Prominent Critic Of Xi Jinping And Communist Party Sentenced To 18 Years In Prison
China has sentenced an influential property magnate and outspoken critic of the Communist Party and President Xi Jinping to 18 years in prison on corruption charges – a hefty sentence that is likely to further deter dissent among the nation's intellectual and business elite.
On Tuesday, a Beijing court announced that it had found Ren Zhiqiang, 69, guilty of embezzling public funds and taking bribes totaling about $2.9 million over the course of 14 years. He was sentenced in a trial closed to the public. Ren has also been fined $620,000 and his assets seized.
"The actions of the defendant Ren Zhiqiang constituted corruption, bribery, misappropriation of public funds and abuse of power, and he should be punished in accordance with the law," read the court ruling.
Others who have dared to openly criticize Xi Jinping have also been met with harsh punishment.
Xu Zhangrun, 57, a distinguished constitutional law professor, was briefly detained in July after police alleged he had solicited prostitutes, and he currently remains under effective house arrest. He has been a prolific critic of Xi's centralization of power.
Geng Xiaonan, a publisher, filmmaker and friend of Xu's, quickly came to his defense by giving interviews to international media, including NPR. Friends of Geng said she and her husband were detained in Beijing this month for "illegal business activities," almost certainly because of her advocacy for Xu.
But it is Ren's sharp downfall that has sent the biggest chill throughout China's private business circles and intelligentsia.
His trial occurred in the run-up to a major October meeting of China's top Communist Party officials during which Chinese leader Xi Jinping is expected to announce more details of a broad economic development initiative.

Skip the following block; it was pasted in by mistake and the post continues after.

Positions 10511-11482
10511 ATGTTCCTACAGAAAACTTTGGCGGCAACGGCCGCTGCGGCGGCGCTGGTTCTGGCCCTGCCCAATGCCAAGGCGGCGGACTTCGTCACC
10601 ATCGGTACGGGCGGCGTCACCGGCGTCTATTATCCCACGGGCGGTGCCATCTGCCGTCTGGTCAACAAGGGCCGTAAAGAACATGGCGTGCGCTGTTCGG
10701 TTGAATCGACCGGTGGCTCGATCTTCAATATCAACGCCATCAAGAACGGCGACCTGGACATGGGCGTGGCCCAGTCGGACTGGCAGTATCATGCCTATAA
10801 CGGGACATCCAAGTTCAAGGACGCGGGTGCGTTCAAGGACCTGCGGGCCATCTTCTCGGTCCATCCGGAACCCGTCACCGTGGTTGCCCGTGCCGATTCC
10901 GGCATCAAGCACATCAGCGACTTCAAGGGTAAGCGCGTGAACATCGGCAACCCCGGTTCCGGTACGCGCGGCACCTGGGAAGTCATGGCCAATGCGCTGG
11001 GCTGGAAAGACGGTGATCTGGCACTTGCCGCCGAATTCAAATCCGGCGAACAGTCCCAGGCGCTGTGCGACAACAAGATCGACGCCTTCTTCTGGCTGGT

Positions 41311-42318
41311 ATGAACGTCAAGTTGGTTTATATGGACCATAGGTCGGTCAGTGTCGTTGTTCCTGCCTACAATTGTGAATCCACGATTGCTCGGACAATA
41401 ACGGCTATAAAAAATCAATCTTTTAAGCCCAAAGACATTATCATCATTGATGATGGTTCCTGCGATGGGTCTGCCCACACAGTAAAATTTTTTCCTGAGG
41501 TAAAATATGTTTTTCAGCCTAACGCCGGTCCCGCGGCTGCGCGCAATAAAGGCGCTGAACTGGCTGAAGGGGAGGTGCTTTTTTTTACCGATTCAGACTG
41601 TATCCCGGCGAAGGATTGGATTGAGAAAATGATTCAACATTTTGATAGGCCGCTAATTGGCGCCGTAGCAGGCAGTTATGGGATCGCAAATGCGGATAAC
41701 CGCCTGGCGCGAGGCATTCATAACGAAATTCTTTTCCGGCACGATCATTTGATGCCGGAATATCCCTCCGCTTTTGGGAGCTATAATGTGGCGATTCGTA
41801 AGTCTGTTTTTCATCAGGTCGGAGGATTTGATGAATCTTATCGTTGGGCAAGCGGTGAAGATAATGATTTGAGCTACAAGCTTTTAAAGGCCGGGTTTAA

Earlier this month, the ruling Chinese Communist Party issued new guidance advocating greater party control over China's private sector.
"We must educate and guide private entrepreneurs to arm their minds with Xi Jinping thought on socialism with Chinese characteristics for the new era and maintain a high degree of consistency with the Party Central Committee on political positions," the party's general office wrote. "From beginning to end, we must be politically sensible people."
The son of a former vice minister of commerce, Ren was part of China's political elite and a veteran Communist Party member who had expertly balanced critique with political survival.
He made his fortune in the cowboy days of China's infrastructure boom during the 1990s and early 2000s as a property magnate and later chairman of developer Huayuan Real Estate Group. Ren also became a well-known and outspoken blogger on Chinese social media platform Weibo as it took off in the early 2000s, where he earned the nickname "Big Cannon Ren" for his brash analyses.
Ren gained further notoriety in February 2016 after lashing out at Xi Jinping's demand that all media outlets pledge loyalty to the Communist Party. "When does the people's government turn into the Party's government?" he wrote on his Weibo account.
Ren's Weibo account, then with more than 37 million followers, was blocked after the remark, as China ramped up censorship and cyberspace regulators closed the accounts of dozens of prominent bloggers on Chinese social media sites, predominantly Weibo.
But it was Ren's lengthy essay published this February, in the midst of the coronavirus epidemic, that likely triggered his current imprisonment. Without explicitly naming him, Ren called Xi Jinping a "clown stripped naked who insisted on continuing being emperor," going on to criticize Xi in veiled, literary references for the excesses of the Communist Party.
Ren was detained in March. In June, he was expelled from the Communist Party and placed under criminal investigation for "smearing the Party and country's image" and "being disloyal and dishonest with the Party."
In its announcement of its ruling on Tuesday, a Beijing court said Ren accepted his 18-year sentence and would not appeal.
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